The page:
The line, offered for sale only online on the company’s website for the moment, is based on a proprietary delivery technology that uses a phospholipid carrier, comprised primarily of phosphatidylcholine, to construct particles in the 50 to 150 nm range. This size and chemical signature allows the particles to more efficiently cross from the gut into the blood, said Dr Richard Kaufman, NanoSphere’s chief science officer.
“These are different from liposomes, from mycells,” Kaufman told NutraIngredients-USA. “We are nanosizing, solubilizing and encapsulating these materials in the same material that makes up cell membranes.”
Breaking out of the poor absorption box
Kaufman said his history in working in drug delivery technologies led him to the idea behind NanoSphere. The dietary supplement industry has been talking a good game about efficacy, but where the rubber meets the road, at the interface with the bloodstream, many of the popular dietary supplement ingredients can’t effectively get to the areas in the body where they are supposed to have their effects, Kaufman said.
“In order for something to work it has to get into the body and go into the cells. The drug industry has understood this very well, but it is something that has been ignored for the most part in the dietary supplement business. There has been an increase in the use of nutrients that are very hard to absorb, like botanical extracts and the fat soluble nutrients,” Kaufman said.
“In order for something to be absorbed it first has to go into solution. It has to be broken down within about 30 minutes to be absorbed, and even when they are broken down, a lot of these ingredients don’t go into solution well,” he said.
Kaufman said NanoSphere’s data shows the technology, depending on the nutrient category, can boost uptake of hard-to-absorb nutrients by as much as sixfold over traditionally-formulated tablets and pills. The technology yields a gel delivered as a spray into the mouth, which is the basis of the new product line.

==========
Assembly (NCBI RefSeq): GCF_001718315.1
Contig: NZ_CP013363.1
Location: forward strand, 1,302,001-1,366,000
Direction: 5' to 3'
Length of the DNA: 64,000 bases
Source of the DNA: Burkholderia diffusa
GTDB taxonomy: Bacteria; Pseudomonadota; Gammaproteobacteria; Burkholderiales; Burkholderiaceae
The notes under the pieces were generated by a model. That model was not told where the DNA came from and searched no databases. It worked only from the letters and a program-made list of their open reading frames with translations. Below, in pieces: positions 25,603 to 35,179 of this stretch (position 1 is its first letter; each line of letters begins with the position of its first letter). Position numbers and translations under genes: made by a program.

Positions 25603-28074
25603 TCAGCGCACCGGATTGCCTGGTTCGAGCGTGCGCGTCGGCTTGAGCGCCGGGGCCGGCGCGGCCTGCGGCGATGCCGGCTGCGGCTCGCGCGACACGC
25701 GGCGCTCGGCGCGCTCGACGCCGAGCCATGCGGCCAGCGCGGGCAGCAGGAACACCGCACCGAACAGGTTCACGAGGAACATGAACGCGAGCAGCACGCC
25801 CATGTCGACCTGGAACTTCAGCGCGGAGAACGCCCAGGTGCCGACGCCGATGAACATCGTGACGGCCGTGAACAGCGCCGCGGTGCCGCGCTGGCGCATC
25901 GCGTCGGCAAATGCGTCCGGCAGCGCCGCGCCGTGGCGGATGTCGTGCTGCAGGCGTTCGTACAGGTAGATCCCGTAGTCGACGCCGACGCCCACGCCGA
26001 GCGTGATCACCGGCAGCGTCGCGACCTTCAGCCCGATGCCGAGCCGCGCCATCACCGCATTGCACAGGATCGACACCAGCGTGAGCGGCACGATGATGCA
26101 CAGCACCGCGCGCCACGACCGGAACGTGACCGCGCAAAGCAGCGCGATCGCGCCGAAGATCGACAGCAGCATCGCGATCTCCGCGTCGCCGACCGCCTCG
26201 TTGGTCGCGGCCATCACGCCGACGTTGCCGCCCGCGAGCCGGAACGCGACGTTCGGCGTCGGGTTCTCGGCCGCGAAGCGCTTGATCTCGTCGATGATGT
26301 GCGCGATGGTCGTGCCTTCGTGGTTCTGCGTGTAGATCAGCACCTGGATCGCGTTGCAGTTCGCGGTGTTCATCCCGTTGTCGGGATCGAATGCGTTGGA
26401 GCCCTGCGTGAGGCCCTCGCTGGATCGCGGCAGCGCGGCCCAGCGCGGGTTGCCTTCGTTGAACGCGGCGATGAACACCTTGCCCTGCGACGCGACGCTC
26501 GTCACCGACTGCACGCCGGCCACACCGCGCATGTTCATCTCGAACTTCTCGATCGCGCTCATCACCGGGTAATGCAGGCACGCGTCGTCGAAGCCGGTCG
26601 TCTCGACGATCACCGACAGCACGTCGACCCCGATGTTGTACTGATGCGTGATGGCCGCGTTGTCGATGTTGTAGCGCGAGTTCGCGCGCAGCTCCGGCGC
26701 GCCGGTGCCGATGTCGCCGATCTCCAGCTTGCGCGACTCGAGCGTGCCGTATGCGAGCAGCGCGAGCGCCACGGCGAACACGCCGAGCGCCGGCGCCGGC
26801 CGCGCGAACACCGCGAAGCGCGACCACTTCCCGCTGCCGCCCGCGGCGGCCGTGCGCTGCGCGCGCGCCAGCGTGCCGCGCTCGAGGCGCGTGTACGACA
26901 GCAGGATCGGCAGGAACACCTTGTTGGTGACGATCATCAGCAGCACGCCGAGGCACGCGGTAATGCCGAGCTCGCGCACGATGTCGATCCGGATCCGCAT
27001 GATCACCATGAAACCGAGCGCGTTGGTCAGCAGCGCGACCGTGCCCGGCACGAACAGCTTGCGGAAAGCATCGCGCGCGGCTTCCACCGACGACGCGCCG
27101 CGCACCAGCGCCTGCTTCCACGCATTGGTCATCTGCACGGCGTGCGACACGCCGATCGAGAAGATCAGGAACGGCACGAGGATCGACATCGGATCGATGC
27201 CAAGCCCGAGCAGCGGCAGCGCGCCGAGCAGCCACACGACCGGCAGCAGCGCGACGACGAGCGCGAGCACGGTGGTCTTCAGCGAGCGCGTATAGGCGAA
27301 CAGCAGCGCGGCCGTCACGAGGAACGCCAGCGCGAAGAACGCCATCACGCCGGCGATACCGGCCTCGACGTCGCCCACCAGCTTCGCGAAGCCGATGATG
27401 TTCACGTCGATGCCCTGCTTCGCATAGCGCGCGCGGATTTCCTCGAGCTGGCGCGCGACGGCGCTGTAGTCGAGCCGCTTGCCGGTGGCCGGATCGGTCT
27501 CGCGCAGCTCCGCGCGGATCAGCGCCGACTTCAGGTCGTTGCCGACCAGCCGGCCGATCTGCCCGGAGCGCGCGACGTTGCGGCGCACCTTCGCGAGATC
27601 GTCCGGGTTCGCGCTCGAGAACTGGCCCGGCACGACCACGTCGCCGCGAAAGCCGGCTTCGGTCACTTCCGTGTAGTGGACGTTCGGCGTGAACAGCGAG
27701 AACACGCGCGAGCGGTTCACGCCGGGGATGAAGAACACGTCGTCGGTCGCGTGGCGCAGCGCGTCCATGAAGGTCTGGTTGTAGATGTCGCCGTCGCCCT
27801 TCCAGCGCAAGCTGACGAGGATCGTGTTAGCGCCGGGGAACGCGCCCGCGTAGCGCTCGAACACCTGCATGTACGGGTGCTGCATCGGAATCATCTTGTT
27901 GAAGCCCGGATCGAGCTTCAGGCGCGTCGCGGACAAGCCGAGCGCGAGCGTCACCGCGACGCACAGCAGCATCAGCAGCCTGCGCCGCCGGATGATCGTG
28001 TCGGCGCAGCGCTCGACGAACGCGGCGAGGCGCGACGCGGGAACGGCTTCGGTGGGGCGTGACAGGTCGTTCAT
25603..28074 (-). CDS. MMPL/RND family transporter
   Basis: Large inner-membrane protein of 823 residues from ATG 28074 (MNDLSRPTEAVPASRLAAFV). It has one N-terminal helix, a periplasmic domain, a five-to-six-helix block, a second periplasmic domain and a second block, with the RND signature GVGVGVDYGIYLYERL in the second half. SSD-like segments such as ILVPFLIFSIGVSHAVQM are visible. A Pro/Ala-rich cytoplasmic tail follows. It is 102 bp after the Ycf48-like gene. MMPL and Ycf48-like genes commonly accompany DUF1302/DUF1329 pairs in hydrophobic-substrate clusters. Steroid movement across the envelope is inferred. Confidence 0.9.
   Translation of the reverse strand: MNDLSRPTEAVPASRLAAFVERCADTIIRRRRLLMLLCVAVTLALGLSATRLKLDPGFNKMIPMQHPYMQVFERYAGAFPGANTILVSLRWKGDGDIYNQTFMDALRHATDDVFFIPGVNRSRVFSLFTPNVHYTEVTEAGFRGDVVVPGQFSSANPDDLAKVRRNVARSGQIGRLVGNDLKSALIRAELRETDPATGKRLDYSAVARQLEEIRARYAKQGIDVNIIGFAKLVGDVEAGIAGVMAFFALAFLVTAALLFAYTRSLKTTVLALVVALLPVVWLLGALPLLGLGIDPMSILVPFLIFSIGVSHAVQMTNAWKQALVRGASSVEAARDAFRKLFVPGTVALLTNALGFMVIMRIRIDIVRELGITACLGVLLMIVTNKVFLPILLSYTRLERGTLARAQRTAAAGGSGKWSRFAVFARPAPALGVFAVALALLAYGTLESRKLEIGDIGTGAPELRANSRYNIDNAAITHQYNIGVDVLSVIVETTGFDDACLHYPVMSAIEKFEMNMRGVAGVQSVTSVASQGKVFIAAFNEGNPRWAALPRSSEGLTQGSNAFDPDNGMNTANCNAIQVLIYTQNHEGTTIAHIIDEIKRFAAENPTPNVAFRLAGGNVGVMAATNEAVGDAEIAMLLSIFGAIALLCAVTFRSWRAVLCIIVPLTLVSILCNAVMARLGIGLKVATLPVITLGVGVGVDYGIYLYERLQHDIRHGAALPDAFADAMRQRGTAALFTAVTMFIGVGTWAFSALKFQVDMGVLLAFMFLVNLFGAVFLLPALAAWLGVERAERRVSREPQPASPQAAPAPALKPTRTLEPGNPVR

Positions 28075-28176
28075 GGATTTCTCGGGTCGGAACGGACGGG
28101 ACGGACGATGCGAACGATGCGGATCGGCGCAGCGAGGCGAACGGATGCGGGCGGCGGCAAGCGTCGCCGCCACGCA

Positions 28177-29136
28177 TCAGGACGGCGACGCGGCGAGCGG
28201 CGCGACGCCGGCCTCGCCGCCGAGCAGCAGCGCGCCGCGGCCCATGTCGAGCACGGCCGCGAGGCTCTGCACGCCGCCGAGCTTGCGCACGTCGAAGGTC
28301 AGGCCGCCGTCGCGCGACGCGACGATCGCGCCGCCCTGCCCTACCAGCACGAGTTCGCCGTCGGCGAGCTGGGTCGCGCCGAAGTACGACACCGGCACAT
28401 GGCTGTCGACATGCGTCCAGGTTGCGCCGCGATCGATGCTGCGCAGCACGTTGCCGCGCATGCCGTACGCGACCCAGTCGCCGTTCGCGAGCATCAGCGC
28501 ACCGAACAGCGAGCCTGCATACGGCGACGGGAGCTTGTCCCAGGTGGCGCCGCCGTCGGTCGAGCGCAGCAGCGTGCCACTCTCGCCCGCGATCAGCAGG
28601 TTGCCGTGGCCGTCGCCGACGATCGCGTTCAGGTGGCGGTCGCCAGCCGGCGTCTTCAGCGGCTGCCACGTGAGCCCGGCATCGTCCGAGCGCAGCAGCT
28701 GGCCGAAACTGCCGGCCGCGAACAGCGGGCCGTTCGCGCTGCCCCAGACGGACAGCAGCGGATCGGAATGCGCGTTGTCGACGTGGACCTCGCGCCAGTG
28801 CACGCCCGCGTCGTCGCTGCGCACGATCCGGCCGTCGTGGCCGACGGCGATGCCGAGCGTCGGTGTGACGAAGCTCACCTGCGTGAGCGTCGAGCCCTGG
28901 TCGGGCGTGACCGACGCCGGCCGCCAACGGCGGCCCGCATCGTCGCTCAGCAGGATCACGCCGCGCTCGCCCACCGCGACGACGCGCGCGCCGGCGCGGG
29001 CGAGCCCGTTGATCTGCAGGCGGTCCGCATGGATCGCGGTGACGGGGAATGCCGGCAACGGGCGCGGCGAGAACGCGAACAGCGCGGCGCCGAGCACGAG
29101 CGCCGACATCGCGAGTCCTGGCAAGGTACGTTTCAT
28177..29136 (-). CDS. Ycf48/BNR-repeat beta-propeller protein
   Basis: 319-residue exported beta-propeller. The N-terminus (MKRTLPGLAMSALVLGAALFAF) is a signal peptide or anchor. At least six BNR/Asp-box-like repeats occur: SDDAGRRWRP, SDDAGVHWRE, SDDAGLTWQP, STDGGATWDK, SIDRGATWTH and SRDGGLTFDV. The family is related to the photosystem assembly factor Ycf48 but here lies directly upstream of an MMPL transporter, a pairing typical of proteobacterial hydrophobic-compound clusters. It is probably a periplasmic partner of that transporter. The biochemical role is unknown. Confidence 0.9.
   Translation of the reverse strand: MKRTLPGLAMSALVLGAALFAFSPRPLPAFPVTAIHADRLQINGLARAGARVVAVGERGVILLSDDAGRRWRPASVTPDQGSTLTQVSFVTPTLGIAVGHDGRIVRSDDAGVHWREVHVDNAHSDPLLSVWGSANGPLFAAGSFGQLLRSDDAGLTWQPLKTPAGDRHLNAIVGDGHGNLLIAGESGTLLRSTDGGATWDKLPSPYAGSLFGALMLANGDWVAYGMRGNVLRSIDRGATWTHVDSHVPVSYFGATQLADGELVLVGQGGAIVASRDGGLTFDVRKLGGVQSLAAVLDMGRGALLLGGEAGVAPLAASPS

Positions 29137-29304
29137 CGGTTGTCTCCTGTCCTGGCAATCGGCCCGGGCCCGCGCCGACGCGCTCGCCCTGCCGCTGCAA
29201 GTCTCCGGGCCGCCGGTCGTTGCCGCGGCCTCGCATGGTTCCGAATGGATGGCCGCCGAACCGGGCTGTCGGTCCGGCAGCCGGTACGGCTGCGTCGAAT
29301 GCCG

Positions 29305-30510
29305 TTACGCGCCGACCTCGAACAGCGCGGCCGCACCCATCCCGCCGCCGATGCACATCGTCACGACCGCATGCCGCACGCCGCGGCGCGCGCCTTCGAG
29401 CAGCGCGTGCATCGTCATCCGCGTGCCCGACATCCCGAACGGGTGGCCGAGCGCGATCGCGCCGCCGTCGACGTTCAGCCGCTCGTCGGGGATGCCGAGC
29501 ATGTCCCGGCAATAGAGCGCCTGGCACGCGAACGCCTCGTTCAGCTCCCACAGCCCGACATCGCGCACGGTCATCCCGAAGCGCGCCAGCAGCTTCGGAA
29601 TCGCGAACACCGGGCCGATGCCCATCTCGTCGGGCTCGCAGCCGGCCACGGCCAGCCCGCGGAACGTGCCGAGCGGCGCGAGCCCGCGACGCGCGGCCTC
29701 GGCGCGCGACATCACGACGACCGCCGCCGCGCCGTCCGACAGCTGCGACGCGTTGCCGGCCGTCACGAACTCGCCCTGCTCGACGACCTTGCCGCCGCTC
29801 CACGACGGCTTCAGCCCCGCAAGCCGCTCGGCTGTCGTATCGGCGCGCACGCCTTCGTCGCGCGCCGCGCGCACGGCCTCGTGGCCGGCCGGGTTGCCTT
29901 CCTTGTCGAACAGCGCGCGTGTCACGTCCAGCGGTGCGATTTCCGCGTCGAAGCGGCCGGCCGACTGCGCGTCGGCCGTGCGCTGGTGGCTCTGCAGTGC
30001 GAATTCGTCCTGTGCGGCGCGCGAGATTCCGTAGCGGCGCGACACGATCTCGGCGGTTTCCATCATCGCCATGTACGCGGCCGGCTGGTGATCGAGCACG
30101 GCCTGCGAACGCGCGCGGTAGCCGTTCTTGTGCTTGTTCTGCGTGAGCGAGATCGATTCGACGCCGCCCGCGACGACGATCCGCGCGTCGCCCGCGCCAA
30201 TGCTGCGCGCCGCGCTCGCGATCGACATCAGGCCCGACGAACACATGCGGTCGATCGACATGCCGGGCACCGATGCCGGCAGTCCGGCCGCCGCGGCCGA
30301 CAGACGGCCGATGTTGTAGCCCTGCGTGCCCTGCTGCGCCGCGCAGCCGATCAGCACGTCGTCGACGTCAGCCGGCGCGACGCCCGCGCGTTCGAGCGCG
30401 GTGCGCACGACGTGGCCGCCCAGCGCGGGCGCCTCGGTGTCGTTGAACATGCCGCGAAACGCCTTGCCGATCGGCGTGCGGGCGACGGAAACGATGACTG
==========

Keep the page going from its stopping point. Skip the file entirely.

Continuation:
Five products to start
The Evolve Nutrients line has five products to start: formulas specific for men and women, a multivitamin, an energy product and a product aimed at healthy aging. The products all feature proprietary blends for their bioactive nutrients, blends that don’t specify individual amounts for each ingredient. While this is sometimes a way for manufacturers to hide substandard ingredients or ingredients that are present in only trace amounts, Kaufman said the reason the company chose this approach was to prevent competitors from back-engineering its formulas. The company claims to be using the highest quality ingredients, and some of the suppliers Kaufman said he has sourced ingredients from are among the major players in the industry.
“I’m not trying to hide an inferior product. I am going to the best vendors available,” Kaufman said.
Delivery in the mouth
The spray delivery system raises another question. Dietary supplements by regulatory definition are supposed to be absorbed in the gut. Systems that promote rapid absorption and are sprayed into the mouth would seem to occupy something of a gray area (admittedly one that FDA does not seem especially concerned about at the moment). Will some of the bioactives in the products be absorbed directly into the bloodstream via mucous membranes in the mouth?
“We have had a lot of conversations with our regulatory attorneys,” Kaufman said. “We have looked at how FDA looks at sublingual products. The drug companies know the sublingual area is the best way to get something into the body by the simplest way. This not something the FDA allows us to talk about (to consumers) but we do tell them to wait before they swallow the product.”